Nomadic dimensions of education with the earth-in-mind
How do we recover educational approaches that constitute an embedded, embodied ecopsychology of education? This chapter is both: a study of how emerging nomadic learning practices are constellating around the edges of the formal educational system and also a phenomenological vision for an ecopsychology of education with the earth-in-mind. Emergent deschooling practices, explored in this chapter, largely represent a nomadic educative style grounded in direct experience, fluid flows of information, implaced learning, and engagement with complex living systems. They gravitate toward explorations and, oftentimes, lifestyles outside the constraints of the marketplace or institutional education. These "schools without walls" that I focus on, loosely fall around the practices of permaculture, organic gardening, water catchment systems, and the regeneration of local soils and food webs. As such, they represent a grassroots-embodied response to the erosive ecological consequences of globalized capitalism and population pressures. We start with the view that our internalized earth maps—along with our place-worlds and our experiencing bodies—are mutually mapped within each other and that they together form an inseparable unity. This mutual interweave of human and earth body has significant liberatory implications for education. I propose a deep education based in this body–world unity, direct experience, the lived body, the restoration of the imagination as coextensive with anima mundi, and the re-grounding of identity in our place-relations. Within these contexts, we can envision an educational phenomenology in keeping with our embeddedness in the ecological complexity of the earth as well as a responsiveness to a sustainable human presence within our globalized society.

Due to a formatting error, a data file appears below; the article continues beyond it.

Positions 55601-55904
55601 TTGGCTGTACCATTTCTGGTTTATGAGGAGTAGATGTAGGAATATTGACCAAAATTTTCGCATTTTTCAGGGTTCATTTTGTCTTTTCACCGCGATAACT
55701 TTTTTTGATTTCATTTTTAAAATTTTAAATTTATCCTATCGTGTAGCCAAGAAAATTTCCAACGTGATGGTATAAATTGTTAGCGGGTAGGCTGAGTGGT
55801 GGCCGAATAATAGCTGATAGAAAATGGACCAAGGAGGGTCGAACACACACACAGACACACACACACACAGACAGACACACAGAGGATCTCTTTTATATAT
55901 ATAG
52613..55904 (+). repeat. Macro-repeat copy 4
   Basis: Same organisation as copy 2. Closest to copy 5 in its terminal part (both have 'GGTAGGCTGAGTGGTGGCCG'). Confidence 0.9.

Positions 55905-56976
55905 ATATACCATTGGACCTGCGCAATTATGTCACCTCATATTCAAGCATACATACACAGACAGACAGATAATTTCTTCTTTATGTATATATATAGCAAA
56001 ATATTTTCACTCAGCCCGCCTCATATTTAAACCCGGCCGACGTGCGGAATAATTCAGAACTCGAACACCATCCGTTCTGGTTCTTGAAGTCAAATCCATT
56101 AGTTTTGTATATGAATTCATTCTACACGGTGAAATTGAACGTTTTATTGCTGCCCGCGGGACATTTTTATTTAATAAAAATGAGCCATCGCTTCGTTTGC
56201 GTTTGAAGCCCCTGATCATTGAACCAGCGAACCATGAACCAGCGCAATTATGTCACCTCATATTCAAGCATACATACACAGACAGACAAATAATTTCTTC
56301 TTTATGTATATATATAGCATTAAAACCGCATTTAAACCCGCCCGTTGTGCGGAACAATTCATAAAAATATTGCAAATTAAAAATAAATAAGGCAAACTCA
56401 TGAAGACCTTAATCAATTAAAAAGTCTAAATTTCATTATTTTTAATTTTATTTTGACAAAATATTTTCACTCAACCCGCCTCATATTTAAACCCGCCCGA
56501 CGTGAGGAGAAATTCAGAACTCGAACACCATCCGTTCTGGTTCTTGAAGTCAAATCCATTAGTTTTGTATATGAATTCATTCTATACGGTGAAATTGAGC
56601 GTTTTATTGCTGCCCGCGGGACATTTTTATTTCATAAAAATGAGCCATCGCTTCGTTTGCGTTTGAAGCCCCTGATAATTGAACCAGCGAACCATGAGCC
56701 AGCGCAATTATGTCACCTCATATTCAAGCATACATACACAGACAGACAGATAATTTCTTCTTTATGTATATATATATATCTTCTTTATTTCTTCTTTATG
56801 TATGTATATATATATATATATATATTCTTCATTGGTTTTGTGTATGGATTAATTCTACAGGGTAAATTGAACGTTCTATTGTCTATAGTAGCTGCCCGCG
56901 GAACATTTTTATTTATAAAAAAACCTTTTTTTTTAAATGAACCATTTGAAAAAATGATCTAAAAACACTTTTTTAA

Mitchell, L. H. (2014)., Nomadic dimensions of education with the earth-in-mind, in F. Castrillón (ed.), Ecopsychology, phenomenology, and the environment, Dordrecht, Springer, pp. 109-126.
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